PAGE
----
Measuring bioenergy crops' carbon footprint credentials
Generation of electricity and heat from plant material is listed in the suite of renewable energy technologies that the UK governments think can help deliver 15% of the nations' energy consumption by 2020.
The UK Renewable Energy Roadmap says measures being introduced will "ensure that low-carbon electricity from a diverse range of sources... becomes a more attractive choice for investors, delivering long-term change while minimising cost to the consumer".
In its UK Bioenergy Strategy, published in April 2012, the coalition government placed high importance on the role biomass can play, warning that excluding it from the energy mix would "significantly increase the cost of decarbonising our energy system - an increase estimated by recent analysis at £44bn".
However, it added that ministers had a responsibility to ensure that "policies only supported bioenergy use in the right circumstances".
The strategy document outlined four guiding principles that would underpin policy decisions, one of which stated:
- "Policies that support bioenergy should deliver genuine carbon reductions that help meet UK carbon emission objectives to 2050 and beyond."
The UK introduced the Climate Change Act 2008, which obliges governments to deliver an 80% reduction in greenhouse gas emission from 1990 levels by 2050.
Experts agree that in order for this target to be met, the UK's energy infrastructure must drastically cut its carbon footprint.
In a Lincolnshire field, a team of scientists led by researchers from the Centre for Ecology and Hydrology (CEH) carried out a range of experiments on two bioenergy crops: miscanthus grass and short-rotation coppice willow.
In their outdoor laboratory, they set out to measure how much atmospheric carbon the crops were able to lock in the soil.
"The big barrier as far as bioenergy crops are concerned is a fear of the unknown in terms of soil carbon losses or gains - this is the gap we are trying to fill," explained lead researcher Niall McNamara.
"At this field site, we are very lucky to have two key bioenergy crops growing side-by-side, which is allowing us to make a comparison of their effects on soil carbon and greenhouse gas emissions from the soil," he told BBC News.
One of the experiments involves erecting three-metre high tents over a section of the crops, allowing the team to expose the plants to a "carbon tracer" - a form of carbon that is different from atmospheric carbon so it is possible for the researchers to track its movements from the surrounding air, through the plants and into the soil.
"This is added through the tent for about four to five hours," said Dr McNamara.
"During this time, it is fixed by the plants through photosynthesis. We then follow that carbon which has been fixed by the plant into the soil and into the microbes and back out of the soil."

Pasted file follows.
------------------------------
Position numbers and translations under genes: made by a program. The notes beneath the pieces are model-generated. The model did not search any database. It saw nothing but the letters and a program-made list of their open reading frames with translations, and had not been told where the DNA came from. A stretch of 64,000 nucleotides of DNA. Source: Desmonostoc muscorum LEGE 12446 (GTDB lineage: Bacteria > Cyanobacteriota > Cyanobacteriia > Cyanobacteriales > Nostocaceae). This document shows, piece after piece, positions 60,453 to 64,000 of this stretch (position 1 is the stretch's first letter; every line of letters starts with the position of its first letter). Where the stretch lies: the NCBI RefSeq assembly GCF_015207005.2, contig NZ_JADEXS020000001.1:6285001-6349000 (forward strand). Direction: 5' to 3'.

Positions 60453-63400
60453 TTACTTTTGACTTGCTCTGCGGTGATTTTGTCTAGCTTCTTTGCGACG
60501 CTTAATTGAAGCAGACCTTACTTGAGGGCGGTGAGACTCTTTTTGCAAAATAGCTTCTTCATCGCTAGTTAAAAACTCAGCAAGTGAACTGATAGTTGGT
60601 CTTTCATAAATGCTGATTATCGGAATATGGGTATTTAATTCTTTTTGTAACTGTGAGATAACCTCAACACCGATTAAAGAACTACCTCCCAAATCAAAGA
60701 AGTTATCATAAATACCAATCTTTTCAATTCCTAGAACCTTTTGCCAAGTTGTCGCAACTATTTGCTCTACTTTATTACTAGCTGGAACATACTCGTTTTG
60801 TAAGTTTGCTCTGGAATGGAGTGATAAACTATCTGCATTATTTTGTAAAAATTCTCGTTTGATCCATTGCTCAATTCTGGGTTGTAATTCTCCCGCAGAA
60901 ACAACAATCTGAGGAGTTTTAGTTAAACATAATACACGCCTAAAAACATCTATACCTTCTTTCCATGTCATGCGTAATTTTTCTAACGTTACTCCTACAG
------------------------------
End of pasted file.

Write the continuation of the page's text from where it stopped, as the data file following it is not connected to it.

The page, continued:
He added that the experiment would provide data on how novel crops, such as miscanthus, introduced carbon into the soil and how stable it was once it was in the ground.
"As you can see, miscanthus is very different from anything you would see normally," he observed.
"It originates from Asia and so there has not been a lot of work done on it and the carbon tracer approach is a very good way of seeing how much carbon fixed by the plant will stay in the soil a year later."
Another experiment the team are carrying out involves taking a metre-deep soil sample, which co-researcher Rebecca Rowe describes as "quite unusual".
"A lot of soil science, at the moment, is done to about 30cm, partly for practical reasons as coring to a metre is difficult," she said.
In order to extract the metre-long sample, the team have to enlist the help of "Kevin", an adapted road-breaker.
"Also because a lot of arable crops or grassland crops the rooting depths are much shallower, a lot of the changes are happening in the top 30cm," Dr Rowe told BBC News.
"Obviously, with energy crops that are in the ground for 20-25 years, we are looking at a lot longer timescale and a greater depth for rooting so it is important for us to go deeper."
Dr Rowe is 12 months into a three-year project that involves collecting metre soil samples all over the UK.
"We could just do it here at our Lincolnshire site, but then we would only be able to say what is happening with soil carbon in this location in this soil type," she explained.
"By going all over the country, we can look at different soil types and different climates - the South-West is very different to, say, southern Scotland.
"It gives us a much better idea of what the overall effect on soil carbon may be in all of the sites across the UK with growing things like willow, miscanthus and different arable crops as well."
Dr McNamara said the data would be used to develop a model, developed by researchers from Aberdeen University and other partners, to show how growing bioenergy crops would affect an area of land's soil carbon characteristics.
"Our plan is to make a model universally available to the community, so a user could download our model and then - for example - predict what would happen if they converted their land to bioenergy crops in terms of the implication for soil carbon and greenhouse gas emissions," he said.
The project - commissioned and funded by the Energy Technologies Institute, with additional funding from the Natural Environment Research Council - would, Dr McNamara added, help address the concern over the scarcity of data on bioenergy crops and carbon cycling, and allow policymakers make informed decisions about the role bioenergy can play in delivering a low carbon UK energy mix.